Biomechanics of vascular-stent interaction and in-stent restenosis: The key role of shear stress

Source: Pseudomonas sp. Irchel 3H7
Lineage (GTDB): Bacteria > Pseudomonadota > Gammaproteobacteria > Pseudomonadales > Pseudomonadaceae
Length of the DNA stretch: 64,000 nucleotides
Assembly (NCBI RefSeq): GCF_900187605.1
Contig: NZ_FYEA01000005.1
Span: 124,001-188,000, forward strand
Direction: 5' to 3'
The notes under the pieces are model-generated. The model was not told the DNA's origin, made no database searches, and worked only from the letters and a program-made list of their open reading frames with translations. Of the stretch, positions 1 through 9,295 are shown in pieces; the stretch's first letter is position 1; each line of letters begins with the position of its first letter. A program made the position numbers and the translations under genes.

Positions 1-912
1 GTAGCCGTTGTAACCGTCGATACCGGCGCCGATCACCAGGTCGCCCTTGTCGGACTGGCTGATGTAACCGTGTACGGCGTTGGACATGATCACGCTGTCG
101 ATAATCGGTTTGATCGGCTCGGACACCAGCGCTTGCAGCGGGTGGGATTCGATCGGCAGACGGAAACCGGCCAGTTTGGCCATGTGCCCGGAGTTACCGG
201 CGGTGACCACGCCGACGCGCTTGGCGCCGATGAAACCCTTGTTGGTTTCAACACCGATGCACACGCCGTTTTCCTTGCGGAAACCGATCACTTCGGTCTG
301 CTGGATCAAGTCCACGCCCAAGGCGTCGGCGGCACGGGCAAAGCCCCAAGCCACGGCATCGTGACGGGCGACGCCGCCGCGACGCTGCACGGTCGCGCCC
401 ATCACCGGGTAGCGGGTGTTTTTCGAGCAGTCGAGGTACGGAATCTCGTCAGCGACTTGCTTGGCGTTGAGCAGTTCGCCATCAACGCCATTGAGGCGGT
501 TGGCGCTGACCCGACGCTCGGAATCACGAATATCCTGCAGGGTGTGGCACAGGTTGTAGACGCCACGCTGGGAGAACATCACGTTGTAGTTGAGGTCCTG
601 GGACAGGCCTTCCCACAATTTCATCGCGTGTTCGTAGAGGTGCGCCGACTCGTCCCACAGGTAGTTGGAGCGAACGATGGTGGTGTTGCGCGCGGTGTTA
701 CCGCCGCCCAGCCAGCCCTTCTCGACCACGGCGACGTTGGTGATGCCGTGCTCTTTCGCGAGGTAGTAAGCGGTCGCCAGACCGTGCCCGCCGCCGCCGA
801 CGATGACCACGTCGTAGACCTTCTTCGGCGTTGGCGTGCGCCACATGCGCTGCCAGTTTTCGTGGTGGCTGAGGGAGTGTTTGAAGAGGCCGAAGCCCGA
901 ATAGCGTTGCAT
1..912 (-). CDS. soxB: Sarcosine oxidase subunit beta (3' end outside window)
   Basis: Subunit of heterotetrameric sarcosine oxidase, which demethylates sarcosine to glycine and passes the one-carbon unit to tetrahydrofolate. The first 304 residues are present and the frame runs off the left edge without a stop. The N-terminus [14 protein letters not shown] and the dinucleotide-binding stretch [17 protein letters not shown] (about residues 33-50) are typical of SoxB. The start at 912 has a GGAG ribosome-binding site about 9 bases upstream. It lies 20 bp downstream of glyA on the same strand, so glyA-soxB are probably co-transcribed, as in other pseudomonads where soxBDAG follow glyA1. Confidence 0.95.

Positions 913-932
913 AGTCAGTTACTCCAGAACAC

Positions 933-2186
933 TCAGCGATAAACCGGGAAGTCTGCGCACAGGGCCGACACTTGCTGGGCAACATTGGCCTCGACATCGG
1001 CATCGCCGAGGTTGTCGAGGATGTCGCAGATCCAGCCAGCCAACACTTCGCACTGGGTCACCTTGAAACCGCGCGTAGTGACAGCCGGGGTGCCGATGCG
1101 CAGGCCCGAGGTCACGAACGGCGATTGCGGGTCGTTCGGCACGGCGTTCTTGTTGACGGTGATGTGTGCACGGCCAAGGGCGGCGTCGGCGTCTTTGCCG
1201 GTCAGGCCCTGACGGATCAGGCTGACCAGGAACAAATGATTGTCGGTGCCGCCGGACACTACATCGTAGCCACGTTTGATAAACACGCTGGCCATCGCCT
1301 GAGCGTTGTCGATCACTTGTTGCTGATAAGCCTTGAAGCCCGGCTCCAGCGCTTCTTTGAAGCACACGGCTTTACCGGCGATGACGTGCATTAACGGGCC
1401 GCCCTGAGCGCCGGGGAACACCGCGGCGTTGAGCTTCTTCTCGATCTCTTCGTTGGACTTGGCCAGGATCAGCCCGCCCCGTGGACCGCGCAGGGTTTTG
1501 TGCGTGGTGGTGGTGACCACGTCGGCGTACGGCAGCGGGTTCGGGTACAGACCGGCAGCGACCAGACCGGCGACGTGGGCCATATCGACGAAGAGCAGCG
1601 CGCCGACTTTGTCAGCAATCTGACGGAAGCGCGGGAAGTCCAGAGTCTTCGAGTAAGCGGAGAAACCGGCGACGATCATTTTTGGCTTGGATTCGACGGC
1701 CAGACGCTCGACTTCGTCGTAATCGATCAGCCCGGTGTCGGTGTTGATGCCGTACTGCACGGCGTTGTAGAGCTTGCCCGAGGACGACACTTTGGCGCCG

The implantation of coronary stents is an integral part of most interventional procedures for percutaneous revascularization. However, restenosis is the most common complication associated with coronary stent placement, mainly caused by the formation of a neointima that re-narrows the arterial lumen. The incidence of restenosis is influenced by many factors including patient selection, morphological characteristics of the lesion, stent design and deployment, local hemodynamics, clinical and genetic factors. Several mechanical characteristics of stents are related with neointima formation and with in-stent restenosis. In the present review the most important biomechanical features of stent design and deployment are discussed in relation to their effects on neontima formation and in-stent restenosis, without however focusing on newly developed stents where such data are lacking. The underlying role of shear stress is further discussed.
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